20 most worthless pieces of junk: #10 -- books in a Kindle world

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KindleThere's something about books. For a guy like me, raised in a pre-Kindle, pre-personal computer world, they represent an information delivery system that is convenient, portable, and remarkably sensual. Admittedly, leather-bound first editions have a mystique all their own, but even the most humble pulp paperback is a wonderland of smells and textures. While many people probably cringe at the slightly-musty, sour-milk scent of a cheap tome, I always get a little thrill as soon as I catch a whiff of a freshly-opened book.

My passion definitely shows. The walls of my living room, bedroom, kitchen, and daughter's room are all packed with books. Like me, my wife is a book junkie, which means that we need to regularly police our collection, lest our minor addiction become a major problem. Every couple of months, we trek down to a used bookstore or the Salvation Army with armloads of books, culling the collection in order to make room for more.Given my love of the printed word, it's probably strange that I am eager to see the Amazon Kindle take over. On one level, the little plastic readers signal the death of an industry: more convenient and potentially less expensive than traditional books, it seems quite possible that they will end up squeezing out many publishers, printers, and booksellers.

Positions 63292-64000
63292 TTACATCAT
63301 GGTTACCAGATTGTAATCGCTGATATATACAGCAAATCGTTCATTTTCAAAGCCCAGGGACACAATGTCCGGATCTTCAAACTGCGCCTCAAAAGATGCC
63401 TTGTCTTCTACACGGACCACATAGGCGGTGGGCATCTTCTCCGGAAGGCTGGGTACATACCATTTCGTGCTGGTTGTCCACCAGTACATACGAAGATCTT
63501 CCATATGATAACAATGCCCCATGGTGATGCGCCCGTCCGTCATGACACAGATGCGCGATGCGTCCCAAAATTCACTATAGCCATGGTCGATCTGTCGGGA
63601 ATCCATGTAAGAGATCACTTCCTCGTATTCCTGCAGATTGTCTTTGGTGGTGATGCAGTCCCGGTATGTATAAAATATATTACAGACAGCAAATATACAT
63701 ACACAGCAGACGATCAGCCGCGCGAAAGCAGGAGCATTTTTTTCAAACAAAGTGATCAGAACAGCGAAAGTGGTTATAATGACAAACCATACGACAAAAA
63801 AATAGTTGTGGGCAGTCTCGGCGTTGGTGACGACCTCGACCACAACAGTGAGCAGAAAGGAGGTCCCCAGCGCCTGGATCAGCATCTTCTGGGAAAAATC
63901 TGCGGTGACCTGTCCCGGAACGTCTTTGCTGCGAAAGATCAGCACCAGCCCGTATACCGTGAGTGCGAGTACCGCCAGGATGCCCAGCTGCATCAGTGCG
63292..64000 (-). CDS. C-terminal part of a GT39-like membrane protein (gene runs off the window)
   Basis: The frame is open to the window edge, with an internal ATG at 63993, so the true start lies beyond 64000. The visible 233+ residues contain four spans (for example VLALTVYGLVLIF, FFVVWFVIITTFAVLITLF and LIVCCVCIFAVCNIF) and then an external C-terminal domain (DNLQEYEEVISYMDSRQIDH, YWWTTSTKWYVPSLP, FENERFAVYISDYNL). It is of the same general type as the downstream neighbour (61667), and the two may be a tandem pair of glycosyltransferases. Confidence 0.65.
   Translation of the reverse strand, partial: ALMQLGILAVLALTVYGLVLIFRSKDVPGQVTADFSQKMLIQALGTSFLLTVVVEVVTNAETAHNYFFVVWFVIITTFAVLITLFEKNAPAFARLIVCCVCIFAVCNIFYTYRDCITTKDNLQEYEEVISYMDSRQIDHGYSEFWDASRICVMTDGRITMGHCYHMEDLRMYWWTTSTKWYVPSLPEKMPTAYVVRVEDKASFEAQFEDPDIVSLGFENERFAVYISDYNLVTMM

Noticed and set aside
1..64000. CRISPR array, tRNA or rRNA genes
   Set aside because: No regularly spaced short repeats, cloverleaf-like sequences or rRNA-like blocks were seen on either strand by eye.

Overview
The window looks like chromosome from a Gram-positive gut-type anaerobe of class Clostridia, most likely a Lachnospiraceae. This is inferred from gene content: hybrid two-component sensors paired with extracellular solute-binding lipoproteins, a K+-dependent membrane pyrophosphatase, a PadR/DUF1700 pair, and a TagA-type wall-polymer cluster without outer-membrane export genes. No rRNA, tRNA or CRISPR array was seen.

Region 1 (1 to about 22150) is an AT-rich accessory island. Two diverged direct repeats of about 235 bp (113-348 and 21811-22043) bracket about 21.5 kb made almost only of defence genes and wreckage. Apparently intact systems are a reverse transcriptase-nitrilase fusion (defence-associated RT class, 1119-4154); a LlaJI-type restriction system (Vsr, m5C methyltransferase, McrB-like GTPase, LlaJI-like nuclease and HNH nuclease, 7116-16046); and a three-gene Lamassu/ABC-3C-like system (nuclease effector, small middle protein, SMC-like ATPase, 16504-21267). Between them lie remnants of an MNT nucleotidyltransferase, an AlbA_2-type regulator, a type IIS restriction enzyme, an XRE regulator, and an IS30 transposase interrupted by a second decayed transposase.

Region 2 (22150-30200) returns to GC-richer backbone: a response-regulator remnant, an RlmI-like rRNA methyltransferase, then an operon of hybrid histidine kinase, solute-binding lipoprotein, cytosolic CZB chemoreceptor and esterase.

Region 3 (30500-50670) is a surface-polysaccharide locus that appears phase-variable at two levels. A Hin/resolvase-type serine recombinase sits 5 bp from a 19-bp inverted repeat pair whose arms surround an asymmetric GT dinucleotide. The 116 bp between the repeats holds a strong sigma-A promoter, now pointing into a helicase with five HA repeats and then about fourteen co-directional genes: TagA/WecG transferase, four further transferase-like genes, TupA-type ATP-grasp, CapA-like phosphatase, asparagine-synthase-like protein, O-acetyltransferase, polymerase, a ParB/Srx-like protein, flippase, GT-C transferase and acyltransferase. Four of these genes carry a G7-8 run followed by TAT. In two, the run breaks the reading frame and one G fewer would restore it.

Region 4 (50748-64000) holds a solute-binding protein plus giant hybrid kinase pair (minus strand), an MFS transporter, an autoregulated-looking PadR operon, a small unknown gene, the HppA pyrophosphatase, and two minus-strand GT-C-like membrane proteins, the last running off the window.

On the other hand, Kindles could also prove the salvation of reading. With their cheap downloads, small size, and light weight, they are far more convenient than traditional books. For someone on a plane or subway, they are easy to carry and can offer hours -- if not days -- of reading enjoyment.

For me, they hold the promise of more space in my apartment. After all, I could happily clean out hundreds of the textbooks and novels that I have been carrying from apartment to apartment for the last few decades. Who knows what I could do with the empty space. Maybe I could take up models, hang art, or learn to play foosball!

Better yet, I could, perhaps, get my wood pulp habit under control. All those beautiful books that I love come from big, beautiful trees that are harvested, pulped, bleached, and turned into paper. Even if I got half of my books in hard copy, the Kindle would represent a massive decrease in my carbon footprint.

The Kindle and its successors promise a reasonably cheap, easy-to-search, convenient way for me to indulge my favorite pastime. While I'm sure that I will always keep a few hundred books around -- gotta love those sweet old first editions -- I can easily imagine a future in which most of my books are on an easy-to-read, easy-to-access tablet!

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